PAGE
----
St. Mary’s Senior High School (Canada), University of Calgary (Canada), University of York (UK), Université Catholique de Louvain (Belgium)
BSc in Biology (2010), MSc in Environmental Science and Management (2012), PhD in Geochemistry (2016)
My first ever job was babysitting the kids in my neighbourhood. In high school and for a few years at uni I worked part-time at a supermarket making pizzas – I think I still make the best pizzas of anyone I know! Later I worked part-time as the check-in receptionist at an urgent care center – it was very hectic and I saw many shocking things. After I finished my (nine years!) of university education, my first ‘postdoctoral’ research job involved laboratory experiments on soot from a smelter factory in Dunkirk (France). I most recently completed a two-year project on ice formation by volcanic ash in Leeds.
University of Cambridge
I’m a volcanologist who loves Earth and space science, travelling and experiencing new cultures, baking cakes and cookies, and binge-watching a good Netflix series!
I like to try different things which is probably why I took such a curvy path to get where I am now – studying biology in Canada, environmental science in the UK, volcanology/geochemistry in Belgium, and atmospheric science in France and the UK! I recently moved to Cambridge for a three-year research project on volcanic ash and sulphur in the atmosphere. When I’m not working I like a chill day just watching films or reading a good book, accompanied by tea and biscuits or a curry and cider. I often travel to visit friends and family in different cities and countries, since I mostly grew up in Canada but I also lived throughout Europe during my university studies. I love spending time in nature walking in forests, hiking up mountains (especially volcanoes!), and exploring caves, especially when I want to clear my mind.
I study how volcanoes affect our environment. An eruption can send tiny particles of 'ash' into the sky. My job is to understand how and why they influence chemistry and clouds in the atmosphere.
Most of my work involves using laboratory experiments to test how volcanic ash behaves under conditions similar to those it might face while in the air. My current focus is trying to understand how ash particles play a role in chemical reactions in the atmosphere and ice formation in clouds. I do experiments with ash samples that have been collected from volcanic eruptions all around the world. This allows us to get an idea of how the impacts of an eruption on the environment might change depending on the volcano. Once I have enough experimental data, I try to understand the results and make a conclusion, which I eventually write about in the form of a scientific article. Articles are a key way for researchers to share their findings with the wider scientific community. About once a year I present my findings at a scientific conference, which brings hundreds to thousands of international researchers together to share and discuss, and usually lasts for a few days. I can certainly say I’m never bored at work!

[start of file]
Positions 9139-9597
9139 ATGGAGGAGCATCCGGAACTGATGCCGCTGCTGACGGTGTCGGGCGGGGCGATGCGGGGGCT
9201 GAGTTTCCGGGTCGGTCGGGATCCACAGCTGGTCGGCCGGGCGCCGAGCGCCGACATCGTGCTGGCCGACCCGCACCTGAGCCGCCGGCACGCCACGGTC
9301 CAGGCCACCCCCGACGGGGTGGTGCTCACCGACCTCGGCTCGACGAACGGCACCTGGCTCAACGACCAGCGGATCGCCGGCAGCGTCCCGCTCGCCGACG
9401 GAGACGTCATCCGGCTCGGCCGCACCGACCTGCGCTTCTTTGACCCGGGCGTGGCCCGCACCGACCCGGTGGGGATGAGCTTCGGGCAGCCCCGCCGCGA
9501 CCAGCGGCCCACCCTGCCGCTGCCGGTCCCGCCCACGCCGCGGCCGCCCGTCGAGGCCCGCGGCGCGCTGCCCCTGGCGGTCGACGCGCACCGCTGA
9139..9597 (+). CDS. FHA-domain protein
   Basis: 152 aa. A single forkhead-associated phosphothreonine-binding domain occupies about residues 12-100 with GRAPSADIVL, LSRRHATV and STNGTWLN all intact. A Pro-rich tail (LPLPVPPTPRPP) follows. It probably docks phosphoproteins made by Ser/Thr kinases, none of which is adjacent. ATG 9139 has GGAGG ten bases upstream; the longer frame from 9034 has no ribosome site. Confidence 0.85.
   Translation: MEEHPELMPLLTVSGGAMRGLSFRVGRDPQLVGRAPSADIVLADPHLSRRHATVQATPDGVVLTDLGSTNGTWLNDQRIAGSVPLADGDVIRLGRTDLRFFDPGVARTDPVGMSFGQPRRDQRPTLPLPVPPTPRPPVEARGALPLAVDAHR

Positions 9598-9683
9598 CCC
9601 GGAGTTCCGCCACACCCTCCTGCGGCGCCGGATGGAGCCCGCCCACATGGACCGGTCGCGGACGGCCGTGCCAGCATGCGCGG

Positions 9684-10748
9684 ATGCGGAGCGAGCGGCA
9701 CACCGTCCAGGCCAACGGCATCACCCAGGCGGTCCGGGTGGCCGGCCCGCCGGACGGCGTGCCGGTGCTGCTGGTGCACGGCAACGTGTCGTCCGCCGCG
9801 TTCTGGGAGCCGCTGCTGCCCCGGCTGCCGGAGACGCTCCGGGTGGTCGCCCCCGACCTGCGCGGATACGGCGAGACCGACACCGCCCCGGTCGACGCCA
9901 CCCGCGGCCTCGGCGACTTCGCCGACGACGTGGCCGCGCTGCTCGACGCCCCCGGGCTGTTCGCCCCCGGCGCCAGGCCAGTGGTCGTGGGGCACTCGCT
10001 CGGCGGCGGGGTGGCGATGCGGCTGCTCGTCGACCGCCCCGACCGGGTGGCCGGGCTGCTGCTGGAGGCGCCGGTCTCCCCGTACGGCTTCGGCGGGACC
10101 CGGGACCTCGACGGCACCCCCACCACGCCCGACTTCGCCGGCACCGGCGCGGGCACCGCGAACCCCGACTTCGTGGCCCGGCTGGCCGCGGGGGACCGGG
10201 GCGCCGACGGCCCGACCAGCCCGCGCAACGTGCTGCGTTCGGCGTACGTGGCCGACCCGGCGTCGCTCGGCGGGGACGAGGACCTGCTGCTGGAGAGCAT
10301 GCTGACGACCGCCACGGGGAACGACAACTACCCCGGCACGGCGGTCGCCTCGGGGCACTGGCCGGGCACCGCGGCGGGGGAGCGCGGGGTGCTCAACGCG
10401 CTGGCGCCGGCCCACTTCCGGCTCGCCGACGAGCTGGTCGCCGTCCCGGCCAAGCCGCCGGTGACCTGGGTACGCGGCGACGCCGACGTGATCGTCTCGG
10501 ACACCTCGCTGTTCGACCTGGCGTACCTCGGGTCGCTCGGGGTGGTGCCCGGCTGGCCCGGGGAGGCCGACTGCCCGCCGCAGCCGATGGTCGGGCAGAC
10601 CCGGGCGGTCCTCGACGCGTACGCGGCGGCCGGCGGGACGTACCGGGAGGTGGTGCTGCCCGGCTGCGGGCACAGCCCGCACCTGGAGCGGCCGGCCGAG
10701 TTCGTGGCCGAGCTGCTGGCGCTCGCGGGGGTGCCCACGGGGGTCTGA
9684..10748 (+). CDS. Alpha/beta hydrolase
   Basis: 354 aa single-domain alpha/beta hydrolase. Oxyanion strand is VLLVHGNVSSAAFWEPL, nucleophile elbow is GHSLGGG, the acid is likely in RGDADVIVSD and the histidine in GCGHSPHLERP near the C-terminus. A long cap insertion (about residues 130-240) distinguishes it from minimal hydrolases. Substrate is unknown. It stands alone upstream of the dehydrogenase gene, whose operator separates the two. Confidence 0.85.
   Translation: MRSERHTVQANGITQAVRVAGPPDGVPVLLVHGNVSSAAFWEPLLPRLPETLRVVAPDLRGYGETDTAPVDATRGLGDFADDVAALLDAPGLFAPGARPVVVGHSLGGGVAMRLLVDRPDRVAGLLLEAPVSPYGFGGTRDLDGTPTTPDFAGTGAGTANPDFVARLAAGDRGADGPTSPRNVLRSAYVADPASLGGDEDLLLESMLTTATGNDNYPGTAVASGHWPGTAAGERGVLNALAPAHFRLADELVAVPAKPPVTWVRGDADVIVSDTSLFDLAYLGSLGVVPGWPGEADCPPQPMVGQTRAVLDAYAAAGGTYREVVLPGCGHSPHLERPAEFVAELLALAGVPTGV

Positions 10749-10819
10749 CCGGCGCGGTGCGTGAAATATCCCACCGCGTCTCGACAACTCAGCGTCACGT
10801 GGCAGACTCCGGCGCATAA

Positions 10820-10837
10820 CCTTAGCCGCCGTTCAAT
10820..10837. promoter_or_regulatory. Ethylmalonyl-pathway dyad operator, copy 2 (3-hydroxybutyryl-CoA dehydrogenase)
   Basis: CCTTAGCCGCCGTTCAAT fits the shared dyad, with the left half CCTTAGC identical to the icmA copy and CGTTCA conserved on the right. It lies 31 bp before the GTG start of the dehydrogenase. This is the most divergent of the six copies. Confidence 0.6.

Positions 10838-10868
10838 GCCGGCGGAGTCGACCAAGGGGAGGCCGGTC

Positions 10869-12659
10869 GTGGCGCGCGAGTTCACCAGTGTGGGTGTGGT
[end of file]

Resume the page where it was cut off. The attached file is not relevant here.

My Typical Day:
No day is typical – it depends on how I want to spend it. I might perform experiments with volcanic ash in the laboratory, other times I think and write about my results while sitting at my desk, and occasionally I travel to talk about my work with other scientists around the world. I also sometimes visit other universities (like Ludwig-Maximilians University in Germany) to use special laboratory instruments that are not available at my home university.
On a day in the lab, I might expose ash to gases like sulphur dioxide, and then measure how much of the gas attaches to the ash surface. On another day, I might cool down droplets of ash in water to below zero degrees Celsius, and record how many of the droplets freeze at which temperatures. I’m the image of a scientist while wearing my white lab coat and plastic safety goggles! Outside of the lab, I work at my desk planning my experiments, organising and interpreting my results, and reading and writing scientific articles. I share an office with PhD students and other postdoctoral researchers like myself (who have finished their PhD and earned the ‘doctor’ title). This makes it easy to share knowledge and ideas about our work, which are all unique but also overlap in interesting ways.
My favourite CHRISTMAS LECTURE memory is:
A dinosaur being hit by an asteroid
How would you describe yourself in 3 words?
Adventurous, organised, and thoughtful :-)
What or who inspired you to follow your career?
What: my love of science and the Earth, Who: a volcanologist I met with incredible enthusiasm (who then became my PhD supervisor)
What was your favourite subject at school?
What did you want to be after you left school?
Marine biologist - I admit 'Free Willy' affected this!
Were you ever in trouble at school?
Not really - I was too scared of being told off!
If you weren't doing this job, what would you choose instead?
Who is your favourite singer or band?
I like all sorts of music - can't choose a favourite
What's your favourite food?
Chocolate, cupcakes, brownies...anything sweet really
What is the most fun thing you've done?
Going to Disney World with my parents and sister when I was 16. I can ride roller coasters and listen to princess songs all day!
If you had 3 wishes for yourself what would they be? - be honest!
To be happy, healthy, and helpful in some way to the world
Tell us a joke.
What kind of dessert comes out of a musical volcano? Bach Lava